The Victoria’s Secret Rebrand is…Not What We Wanted



While I made my daily drive back from school, one Spotify advertisement struck me in particular- mostly in the wrong way: Victoria’s Secret’s rebranding. 

The ad for their new podcast read, “I’m Amanda de Cadenet and this is VS Voices. In this brand new podcast from Victoria’s Secret, I talk to 10 incredible women: Priyanka Chopra Jonas, Megan Rapinoe, Stella McCartney, Paloma Elsesser, Eileen Gu, Adut Akesh, Valentina Sampaio, and a few surprise guests. All with unique voices, powerful stories, and journeys that inspire change. Our conversations are honest and full of wisdom.” The images for this campaign showed simple nude-colored underwear on dark-skinned models for the first time in Victoria’s Secret’s history. 

But there’s something not quite right about it.

Don’t get me wrong, VS even promoting models that are women of color who pass a paper bag test is a first, even though it should’ve been happening all along. But VS is known for their campy 2000s runway shows, cheeky photoshoots of models biting into lollipops, and bright lacy outfits that I can’t mention here, lest I be censored for breaking the dress code through writing. So why won’t they give their models of color the same image? Why are women of color forbidden to take agency over their own sexuality? It’s always cast upon us from others, never coming from within, never within our control. And when we are finally represented by one of the largest existing lingerie brands, it must be solemn. “Wise.” “Powerful.”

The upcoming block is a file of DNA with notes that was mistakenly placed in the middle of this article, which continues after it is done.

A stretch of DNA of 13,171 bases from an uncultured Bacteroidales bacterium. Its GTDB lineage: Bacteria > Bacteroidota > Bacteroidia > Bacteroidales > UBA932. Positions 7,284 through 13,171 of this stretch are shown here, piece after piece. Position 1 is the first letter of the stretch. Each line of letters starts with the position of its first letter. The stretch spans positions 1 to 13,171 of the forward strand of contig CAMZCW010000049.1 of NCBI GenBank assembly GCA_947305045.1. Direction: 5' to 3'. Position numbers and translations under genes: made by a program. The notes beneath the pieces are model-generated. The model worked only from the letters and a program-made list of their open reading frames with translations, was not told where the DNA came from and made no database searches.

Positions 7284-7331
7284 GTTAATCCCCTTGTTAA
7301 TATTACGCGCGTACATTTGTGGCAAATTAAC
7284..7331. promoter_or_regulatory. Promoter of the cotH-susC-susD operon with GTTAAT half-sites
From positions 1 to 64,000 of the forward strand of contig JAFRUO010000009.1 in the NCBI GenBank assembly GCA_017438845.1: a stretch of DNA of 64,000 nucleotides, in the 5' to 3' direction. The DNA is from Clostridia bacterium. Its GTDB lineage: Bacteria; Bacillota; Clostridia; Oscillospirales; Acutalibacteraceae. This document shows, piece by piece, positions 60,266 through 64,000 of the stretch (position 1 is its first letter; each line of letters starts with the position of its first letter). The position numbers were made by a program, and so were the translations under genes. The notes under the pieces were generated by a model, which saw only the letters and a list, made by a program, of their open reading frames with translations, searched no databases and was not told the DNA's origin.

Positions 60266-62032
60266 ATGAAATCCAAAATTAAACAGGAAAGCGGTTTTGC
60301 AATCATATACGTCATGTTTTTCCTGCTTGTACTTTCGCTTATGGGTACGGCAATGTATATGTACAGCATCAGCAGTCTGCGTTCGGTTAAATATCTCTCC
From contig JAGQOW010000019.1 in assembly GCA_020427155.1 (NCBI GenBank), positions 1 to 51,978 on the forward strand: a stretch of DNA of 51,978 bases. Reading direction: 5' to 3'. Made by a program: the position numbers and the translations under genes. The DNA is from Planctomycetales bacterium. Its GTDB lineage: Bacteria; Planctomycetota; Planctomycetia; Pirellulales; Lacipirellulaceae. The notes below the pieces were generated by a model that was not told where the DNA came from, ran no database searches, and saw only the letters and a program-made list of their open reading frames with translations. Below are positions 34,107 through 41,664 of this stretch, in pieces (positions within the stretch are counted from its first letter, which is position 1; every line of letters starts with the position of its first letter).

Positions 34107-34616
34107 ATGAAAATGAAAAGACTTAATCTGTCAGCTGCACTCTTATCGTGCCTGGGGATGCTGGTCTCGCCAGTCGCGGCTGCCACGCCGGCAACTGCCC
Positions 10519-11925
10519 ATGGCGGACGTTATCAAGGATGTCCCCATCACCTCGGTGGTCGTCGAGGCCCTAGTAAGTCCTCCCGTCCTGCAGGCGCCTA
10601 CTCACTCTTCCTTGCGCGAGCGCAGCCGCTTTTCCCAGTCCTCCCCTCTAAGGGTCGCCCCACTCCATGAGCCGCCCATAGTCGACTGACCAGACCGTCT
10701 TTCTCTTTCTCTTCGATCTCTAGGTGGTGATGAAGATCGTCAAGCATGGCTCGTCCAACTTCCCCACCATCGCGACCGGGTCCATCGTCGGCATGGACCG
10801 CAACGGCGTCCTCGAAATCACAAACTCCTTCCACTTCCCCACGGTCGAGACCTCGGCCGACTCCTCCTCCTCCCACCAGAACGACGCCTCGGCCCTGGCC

And a podcast? So they can talk about…what, exactly? How much of an impact is their new look of badly lit, earth-toned photoshoots of somber women going to make? So Priyanka Chopra Jonas can talk about her career, so Megan Rapinoe can talk about soccer… on a podcast for a brand that sells lingerie? That’s not what Victoria’s Secret has ever, not once, been known for. 

By rebranding in this lifeless format where the main difference is the employment of plus-sized, darker-skinned models, VS either consciously or subconsciously sends the message, “Fun and sexuality is for thin light-skinned or white women only.” If they saw us as equals, then why does the way we’re portrayed look so different?

Marketing executives in the clothing and beauty industries, time and time again, fail to realize women of color enjoy being cute, fun, and sexy as much as white women. It’s simply never marketed to us, because God forbid we feel beautiful on our own terms. Do you think women of color don’t want to see themselves included amongst the angels and glamour photoshoots? There are whole untapped demographics for your products because you have never used models of color to sell them or appeal to us in any way. 

Victoria’s Secret: You did alright, but you could do better.